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Individuals and teams in auctions

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Author Info

  • Sutter, Matthias
  • Kocher, Martin G.
  • Strauß, Sabine

Abstract

Experimental studies on bidding in auctions have so far relied on individual bidders, even though teams are often involved in real auctions. We examine the bidding behaviour of individuals and teams. Our experimental results show that teams stay longer in an (ascending sealed-bid English) auction and pay significantly higher prices than individuals. Consequently, teams make smaller profits and suffer more often from the winner's curse. The auction's efficiency is nevertheless higher with teams, since bidders with the highest valuation are more likely to win the auction when teams bid. We relate our findings to the European UMTS-spectrum auctions.

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Bibliographic Info

Paper provided by University of Munich, Department of Economics in its series Munich Reprints in Economics with number 18185.

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Date of creation: 2009
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Publication status: Published in Oxford Economic Papers 2 61(2009): pp. 380-394
Handle: RePEc:lmu:muenar:18185

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Cited by:
  1. Müller, Wieland & Tan, Fangfang, 2013. "Who acts more like a game theorist? Group and individual play in a sequential market game and the effect of the time horizon," Games and Economic Behavior, Elsevier, vol. 82(C), pages 658-674.
  2. Klemens Keldenich, 2012. "Group Membership and Communication in Modified Dictator Games," Ruhr Economic Papers 0322, Rheinisch-Westfälisches Institut für Wirtschaftsforschung, Ruhr-Universität Bochum, Universität Dortmund, Universität Duisburg-Essen.
  3. Tibor Besedes & Cary Deck & Sarah Quintanar & Sudipta Sarangi & Mikhael Shor, 2012. "Free-Riding and Performance in Collaborative and Non-Collaborative Groups," Working papers 2012-21, University of Connecticut, Department of Economics.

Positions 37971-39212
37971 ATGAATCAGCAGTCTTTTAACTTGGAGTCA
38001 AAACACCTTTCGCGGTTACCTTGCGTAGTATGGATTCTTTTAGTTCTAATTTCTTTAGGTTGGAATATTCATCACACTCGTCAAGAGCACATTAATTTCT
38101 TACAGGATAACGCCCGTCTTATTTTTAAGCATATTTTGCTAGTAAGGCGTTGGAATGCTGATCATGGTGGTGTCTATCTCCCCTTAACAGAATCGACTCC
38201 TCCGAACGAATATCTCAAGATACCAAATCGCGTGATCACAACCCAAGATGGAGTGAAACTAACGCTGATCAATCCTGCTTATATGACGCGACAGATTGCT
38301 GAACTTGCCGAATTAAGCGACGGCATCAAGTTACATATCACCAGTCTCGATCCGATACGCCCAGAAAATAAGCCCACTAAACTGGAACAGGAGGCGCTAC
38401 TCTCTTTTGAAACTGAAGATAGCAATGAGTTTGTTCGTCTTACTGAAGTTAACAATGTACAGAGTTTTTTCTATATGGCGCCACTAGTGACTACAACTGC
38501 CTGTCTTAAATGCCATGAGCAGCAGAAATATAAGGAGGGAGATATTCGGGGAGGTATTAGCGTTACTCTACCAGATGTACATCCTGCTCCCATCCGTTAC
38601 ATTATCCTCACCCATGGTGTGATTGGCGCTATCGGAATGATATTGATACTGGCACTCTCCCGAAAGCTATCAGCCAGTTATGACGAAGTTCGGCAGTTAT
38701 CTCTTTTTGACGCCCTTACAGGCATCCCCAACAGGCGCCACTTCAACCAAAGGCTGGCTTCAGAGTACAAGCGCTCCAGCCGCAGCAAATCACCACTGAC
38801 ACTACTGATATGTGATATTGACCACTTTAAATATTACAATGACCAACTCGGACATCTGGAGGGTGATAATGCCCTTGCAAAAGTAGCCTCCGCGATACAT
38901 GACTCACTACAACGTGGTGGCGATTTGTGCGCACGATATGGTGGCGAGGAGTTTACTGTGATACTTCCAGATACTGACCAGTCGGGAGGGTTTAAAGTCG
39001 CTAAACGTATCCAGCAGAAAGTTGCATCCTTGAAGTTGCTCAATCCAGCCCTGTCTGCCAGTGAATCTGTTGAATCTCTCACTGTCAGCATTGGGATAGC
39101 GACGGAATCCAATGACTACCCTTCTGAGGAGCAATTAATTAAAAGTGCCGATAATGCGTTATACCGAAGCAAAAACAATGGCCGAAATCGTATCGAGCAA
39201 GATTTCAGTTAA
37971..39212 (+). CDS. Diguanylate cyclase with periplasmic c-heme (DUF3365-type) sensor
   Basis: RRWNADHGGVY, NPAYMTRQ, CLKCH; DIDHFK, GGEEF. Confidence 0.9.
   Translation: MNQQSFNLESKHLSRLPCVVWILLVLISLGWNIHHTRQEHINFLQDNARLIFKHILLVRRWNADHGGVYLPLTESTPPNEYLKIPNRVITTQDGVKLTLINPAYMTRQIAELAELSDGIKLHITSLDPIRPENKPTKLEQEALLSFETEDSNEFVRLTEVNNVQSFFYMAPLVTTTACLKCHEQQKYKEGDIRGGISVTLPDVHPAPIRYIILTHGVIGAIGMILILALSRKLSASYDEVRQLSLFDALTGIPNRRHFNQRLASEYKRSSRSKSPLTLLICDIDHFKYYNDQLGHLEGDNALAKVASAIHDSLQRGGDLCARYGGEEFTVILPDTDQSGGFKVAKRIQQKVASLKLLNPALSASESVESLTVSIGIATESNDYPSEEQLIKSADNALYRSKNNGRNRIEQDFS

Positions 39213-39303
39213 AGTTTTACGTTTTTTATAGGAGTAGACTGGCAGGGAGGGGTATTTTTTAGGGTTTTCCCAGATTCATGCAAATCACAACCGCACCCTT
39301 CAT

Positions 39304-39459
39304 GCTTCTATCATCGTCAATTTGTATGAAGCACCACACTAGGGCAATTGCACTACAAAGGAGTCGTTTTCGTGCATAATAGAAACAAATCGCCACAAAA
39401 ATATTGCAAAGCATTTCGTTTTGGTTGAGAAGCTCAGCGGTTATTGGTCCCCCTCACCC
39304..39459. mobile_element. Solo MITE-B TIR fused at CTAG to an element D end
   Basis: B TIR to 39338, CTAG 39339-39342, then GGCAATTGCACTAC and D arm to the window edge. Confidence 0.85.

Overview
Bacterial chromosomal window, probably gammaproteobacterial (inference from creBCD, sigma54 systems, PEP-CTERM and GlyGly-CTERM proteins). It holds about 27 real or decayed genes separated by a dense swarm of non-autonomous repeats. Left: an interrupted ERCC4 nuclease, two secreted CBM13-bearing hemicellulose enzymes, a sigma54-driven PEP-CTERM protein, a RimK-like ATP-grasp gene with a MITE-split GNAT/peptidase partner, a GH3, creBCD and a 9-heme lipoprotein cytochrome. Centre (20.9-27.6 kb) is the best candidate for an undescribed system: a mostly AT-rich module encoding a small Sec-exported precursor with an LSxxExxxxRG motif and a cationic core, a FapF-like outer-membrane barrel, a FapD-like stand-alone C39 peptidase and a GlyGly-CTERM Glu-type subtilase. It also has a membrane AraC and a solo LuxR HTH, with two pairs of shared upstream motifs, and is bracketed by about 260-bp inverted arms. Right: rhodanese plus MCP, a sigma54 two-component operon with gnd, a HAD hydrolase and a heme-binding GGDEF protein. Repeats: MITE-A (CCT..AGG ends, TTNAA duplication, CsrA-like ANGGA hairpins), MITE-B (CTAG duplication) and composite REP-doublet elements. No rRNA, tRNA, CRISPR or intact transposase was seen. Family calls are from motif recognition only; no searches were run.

4. Roman M. Sheremeta & Jingjing Zhang, 2009. "Can Groups Solve the Problem of Overbidding in Contests?," Department of Economics Working Papers 2009-05, McMaster University.
  5. Morone, Andrea & Morone, Piergiuseppe, 2012. "Are small groups expected utility?," MPRA Paper 38198, University Library of Munich, Germany.
  6. Ahn, T.K. & Isaac, R. Mark & Salmon, Timothy C., 2011. "Rent seeking in groups," International Journal of Industrial Organization, Elsevier, vol. 29(1), pages 116-125, January.
  7. Jingjing Zhang, 2012. "Communication in asymmetric group competition over public goods," ECON - Working Papers 069, Department of Economics - University of Zurich.
  8. Haoran He & Marie Claire Villeval, 2014. "Are teams less inequality averse than individuals ?," Working Papers 1417, Groupe d'Analyse et de Théorie Economique (GATE), Centre national de la recherche scientifique (CNRS), Université Lyon 2, Ecole Normale Supérieure.
  9. Bell, William Paul, 2009. "Adaptive interactive expectations: dynamically modelling profit expectations," MPRA Paper 38260, University Library of Munich, Germany, revised 09 Feb 2010.
  10. Masclet, David & Colombier, Nathalie & Denant-Boemont, Laurent & Lohéac, Youenn, 2009. "Group and individual risk preferences: A lottery-choice experiment with self-employed and salaried workers," Journal of Economic Behavior & Organization, Elsevier, vol. 70(3), pages 470-484, June.

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